October 20, 2014
Orphan drugs to treat rare and often life threatening diseases are authorized based on results from clinical trials in invariably limited patient numbers and accelerated approval procedures. Furthermore, the FDA recommends no population number thresholds for clinical trial safety studies for orphan drugs. In an article published in Expert Opinion on Orphan Drugs, O’Connell and Pariser compare and assess pre-market safety evaluation processes for rare and common disease drugs.
The authors indicate that patient numbers in common disease drug safety trials are nine times greater than numbers included in orphan drug studies. In efforts to mitigate the higher risk uncertainty associated with orphan drug use, the FDA requires orphan drug developers to satisfy Risk Evaluation and Mitigation Strategy (REMS) programs that include elements to assure safe use (ETASU) before or after drug approval. REMS ETASU programs cannot, however, replace pre-market drug safety evaluation studies nor should they delay patient access to orphan drugs.
O’Connell and Pariser highlight the challenges to assess orphan drug risk and safety profiles, since they are invariably based on incomplete and sparse data. The authors observed that safety labels for orphan drugs rarely required modifications following post market safety evaluations. They believe, therefore, that higher proportions (in terms of disease prevalence) of patients in orphan drug clinical trials than in common disease drug trials may compensate for the lack of pre-market data available for orphan drug evaluation.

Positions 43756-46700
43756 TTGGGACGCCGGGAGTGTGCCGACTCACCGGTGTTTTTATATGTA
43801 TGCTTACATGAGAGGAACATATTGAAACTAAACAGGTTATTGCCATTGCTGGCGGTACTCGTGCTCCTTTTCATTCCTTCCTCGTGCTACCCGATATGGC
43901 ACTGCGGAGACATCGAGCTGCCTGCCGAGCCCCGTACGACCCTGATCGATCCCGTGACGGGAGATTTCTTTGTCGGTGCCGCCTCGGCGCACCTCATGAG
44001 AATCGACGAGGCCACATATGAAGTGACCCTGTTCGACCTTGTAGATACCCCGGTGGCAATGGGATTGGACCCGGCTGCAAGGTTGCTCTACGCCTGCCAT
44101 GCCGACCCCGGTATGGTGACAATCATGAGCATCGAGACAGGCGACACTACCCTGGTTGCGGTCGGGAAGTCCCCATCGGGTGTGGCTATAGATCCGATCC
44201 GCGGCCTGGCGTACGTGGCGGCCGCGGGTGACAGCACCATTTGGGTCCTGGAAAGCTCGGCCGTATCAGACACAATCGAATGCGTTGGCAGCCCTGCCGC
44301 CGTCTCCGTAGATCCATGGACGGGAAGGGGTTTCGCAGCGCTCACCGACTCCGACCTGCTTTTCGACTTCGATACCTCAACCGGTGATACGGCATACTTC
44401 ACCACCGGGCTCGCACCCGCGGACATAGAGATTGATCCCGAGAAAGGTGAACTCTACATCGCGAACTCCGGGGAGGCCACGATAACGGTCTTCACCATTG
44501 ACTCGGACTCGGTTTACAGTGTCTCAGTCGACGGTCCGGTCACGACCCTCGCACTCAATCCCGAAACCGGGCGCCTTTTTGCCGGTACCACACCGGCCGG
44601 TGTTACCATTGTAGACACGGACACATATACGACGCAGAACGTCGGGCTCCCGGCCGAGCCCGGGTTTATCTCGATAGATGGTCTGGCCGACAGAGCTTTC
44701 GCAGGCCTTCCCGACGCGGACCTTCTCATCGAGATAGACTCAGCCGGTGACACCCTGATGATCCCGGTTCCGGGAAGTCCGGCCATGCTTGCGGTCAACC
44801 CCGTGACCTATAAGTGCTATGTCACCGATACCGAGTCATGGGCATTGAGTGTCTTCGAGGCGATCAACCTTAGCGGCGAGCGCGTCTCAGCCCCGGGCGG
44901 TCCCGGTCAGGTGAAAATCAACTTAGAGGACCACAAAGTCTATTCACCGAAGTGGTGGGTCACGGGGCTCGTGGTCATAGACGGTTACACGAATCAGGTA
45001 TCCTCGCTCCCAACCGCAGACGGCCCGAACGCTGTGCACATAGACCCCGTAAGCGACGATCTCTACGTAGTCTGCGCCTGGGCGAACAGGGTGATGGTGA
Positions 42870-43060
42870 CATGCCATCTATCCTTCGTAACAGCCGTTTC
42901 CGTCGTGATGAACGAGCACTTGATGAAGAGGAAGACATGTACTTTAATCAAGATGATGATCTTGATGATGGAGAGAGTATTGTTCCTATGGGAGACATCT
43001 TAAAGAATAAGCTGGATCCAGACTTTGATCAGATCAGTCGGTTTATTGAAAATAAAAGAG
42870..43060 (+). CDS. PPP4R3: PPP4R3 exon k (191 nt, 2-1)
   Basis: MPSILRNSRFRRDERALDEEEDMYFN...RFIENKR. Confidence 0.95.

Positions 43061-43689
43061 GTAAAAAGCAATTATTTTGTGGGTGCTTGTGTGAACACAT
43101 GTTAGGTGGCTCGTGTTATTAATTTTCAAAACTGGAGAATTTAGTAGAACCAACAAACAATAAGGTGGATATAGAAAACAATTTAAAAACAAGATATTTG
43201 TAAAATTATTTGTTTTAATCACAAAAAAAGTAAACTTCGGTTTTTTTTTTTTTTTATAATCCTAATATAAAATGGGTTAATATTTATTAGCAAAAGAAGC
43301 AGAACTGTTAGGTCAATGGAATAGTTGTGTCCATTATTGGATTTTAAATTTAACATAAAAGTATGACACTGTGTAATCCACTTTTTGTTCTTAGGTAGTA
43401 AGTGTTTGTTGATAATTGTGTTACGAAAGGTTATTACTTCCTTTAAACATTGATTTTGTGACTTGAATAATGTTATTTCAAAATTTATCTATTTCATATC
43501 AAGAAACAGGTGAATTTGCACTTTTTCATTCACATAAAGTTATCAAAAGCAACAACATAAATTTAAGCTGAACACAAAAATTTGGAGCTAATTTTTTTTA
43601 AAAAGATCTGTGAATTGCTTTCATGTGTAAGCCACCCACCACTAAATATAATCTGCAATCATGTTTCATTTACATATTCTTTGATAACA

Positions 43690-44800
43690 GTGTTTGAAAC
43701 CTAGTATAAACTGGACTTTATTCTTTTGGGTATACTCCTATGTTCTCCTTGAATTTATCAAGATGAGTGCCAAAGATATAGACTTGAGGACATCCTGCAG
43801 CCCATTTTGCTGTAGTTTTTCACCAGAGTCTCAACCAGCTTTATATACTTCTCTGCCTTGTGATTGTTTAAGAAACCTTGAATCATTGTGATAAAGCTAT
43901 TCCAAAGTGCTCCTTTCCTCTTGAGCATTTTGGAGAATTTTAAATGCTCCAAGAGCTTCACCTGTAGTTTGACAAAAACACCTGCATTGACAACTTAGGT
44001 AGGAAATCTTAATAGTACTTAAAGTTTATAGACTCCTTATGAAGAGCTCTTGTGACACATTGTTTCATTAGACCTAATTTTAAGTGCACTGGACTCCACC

Rare disease patients, their families and physicians often tolerate higher risk uncertainty concerning orphan drug use, because an alternative is usually unavailable. Nevertheless, the authors believe that orphan drugs are generally and should systematically be assessed according to rigorous safety evaluation procedures. They recommend that orphan drug developers and regulatory agencies apply all necessary and appropriate methods to obtain a maximum amount of orphan drug safety data without impeding on patient access to these treatments.